Q&A: What’s causing my pregnancy backache?

Posted in Pregnancy FAQs, Pregnancy Symptoms and tagged , .

Question & Answer

Carrying a babe in front means some added pressure on our backs, and getting comfy or sleeping gets tricker as the bump gets bigger. So what causes pregnancy backache, and what are some ways to help ease the pain?

Anyone else suffering upper back and neck pain as they get bigger? With my first two it was all hips and lower back but this time it feels like all the muscles along my spine up near my shoulders and neck are being stretched and torn and I’ve had a tension headache for a week today. I’m only 32+4 weeks and have been in tears. Just for reference, I have a very high pain tolerance so to be in tears it’s gotta be pretty bad.

Kirra, Mum's Grapevine Group Member

What causes pregnancy backache?

What causes backache during pregnancy?

A combination of strain on the body and the effects of the hormone relaxin is what’s usually at the root of pregnancy backache.

Growing bellies mean more weight out front and more weight in general, so our back and spine are under more pressure than usual. Our bodies are also producing the hormone relaxin, which helps loosen joint and ligaments in our bodies ahead of childbirth. The result is a less stable body that is more prone to injury, particularly in our backs.

How can we ease pregnancy backache?

There are quite a few ways to take the strain off our backs while pregnant, and many of them involve adjusting the way we’re used to doing things.

Here are some ways to tackle pregnancy backache:

  • Try not to put added pressure on your back by picking up anything heavy (that includes toddlers!).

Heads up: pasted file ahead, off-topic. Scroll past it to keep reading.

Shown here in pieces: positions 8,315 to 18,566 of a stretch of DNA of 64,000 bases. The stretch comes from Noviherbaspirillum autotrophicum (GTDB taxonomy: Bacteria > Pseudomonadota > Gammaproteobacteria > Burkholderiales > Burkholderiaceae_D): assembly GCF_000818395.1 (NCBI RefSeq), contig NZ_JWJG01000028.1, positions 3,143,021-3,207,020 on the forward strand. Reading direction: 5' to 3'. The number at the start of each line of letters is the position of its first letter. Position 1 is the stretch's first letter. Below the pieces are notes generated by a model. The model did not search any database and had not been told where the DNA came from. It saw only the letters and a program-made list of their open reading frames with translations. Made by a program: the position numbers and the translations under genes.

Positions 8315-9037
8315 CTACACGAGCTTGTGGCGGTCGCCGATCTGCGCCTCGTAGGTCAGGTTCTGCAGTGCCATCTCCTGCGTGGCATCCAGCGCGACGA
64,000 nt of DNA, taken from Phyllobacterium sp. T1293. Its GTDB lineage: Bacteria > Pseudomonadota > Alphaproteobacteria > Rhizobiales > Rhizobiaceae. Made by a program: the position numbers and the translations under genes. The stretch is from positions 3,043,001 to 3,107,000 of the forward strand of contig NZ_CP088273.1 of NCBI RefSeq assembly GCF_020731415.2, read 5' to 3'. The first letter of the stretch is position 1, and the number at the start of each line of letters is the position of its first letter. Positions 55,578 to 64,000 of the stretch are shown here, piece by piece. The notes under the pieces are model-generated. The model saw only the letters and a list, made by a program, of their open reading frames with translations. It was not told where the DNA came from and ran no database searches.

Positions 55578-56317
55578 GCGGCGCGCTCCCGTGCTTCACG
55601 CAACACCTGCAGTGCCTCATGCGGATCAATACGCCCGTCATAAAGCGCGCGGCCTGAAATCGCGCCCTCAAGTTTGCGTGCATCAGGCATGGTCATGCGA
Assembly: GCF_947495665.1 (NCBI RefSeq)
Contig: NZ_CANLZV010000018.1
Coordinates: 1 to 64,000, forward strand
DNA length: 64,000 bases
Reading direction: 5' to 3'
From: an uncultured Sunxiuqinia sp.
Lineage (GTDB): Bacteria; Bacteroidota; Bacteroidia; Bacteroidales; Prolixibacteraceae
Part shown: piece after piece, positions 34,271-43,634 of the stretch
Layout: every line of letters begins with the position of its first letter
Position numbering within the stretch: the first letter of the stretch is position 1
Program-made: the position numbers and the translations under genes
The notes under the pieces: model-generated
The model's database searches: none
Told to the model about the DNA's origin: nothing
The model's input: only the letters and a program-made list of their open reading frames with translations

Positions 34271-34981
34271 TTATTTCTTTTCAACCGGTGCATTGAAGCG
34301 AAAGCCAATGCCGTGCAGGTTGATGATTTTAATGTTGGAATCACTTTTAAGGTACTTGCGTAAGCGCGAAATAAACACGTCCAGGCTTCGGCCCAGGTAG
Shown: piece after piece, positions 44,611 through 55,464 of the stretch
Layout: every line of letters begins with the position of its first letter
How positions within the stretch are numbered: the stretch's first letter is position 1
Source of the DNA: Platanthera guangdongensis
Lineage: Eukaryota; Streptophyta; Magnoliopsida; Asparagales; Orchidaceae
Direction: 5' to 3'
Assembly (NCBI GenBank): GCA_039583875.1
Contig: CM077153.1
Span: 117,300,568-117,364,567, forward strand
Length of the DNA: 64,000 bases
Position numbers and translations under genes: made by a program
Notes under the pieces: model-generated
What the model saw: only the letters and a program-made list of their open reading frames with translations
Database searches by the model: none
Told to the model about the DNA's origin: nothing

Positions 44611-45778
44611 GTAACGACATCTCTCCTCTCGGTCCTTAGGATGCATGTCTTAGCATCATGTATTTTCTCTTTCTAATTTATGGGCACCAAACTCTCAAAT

• If you do have to pick up something heavish (like a kiddo), do it the right way – bend your knees, squat and use your legs to do the heavy lifting.
  • Don’t push your gorgeous belly out too much, just stand up straight.
  • Try not to stand for too long, and try and prop your feet up when you are taking a breather.
  • Sit with a pillow at the small of your back.
  • A warm towel, hot water bottle or heat pack (that’s not too hot) on your painful back areas may help.
  • Ditch the high heels if you can. Go for shoes with good arch support.
  • Sleep on your side with one knee bent and invest in a good maternity pillow.
  • Use maternity belly support bands to help ease the strain.
  • Ask your healthcare provider for some low-impact exercises to help with back pain.

When is pregnancy back pain serious?

Sometimes backache in pregnancy is a sign of something other than just strain – a urinary tract infection or even the start of labour. So always have a chat with your doctor, midwife or obstetrician about your pain.

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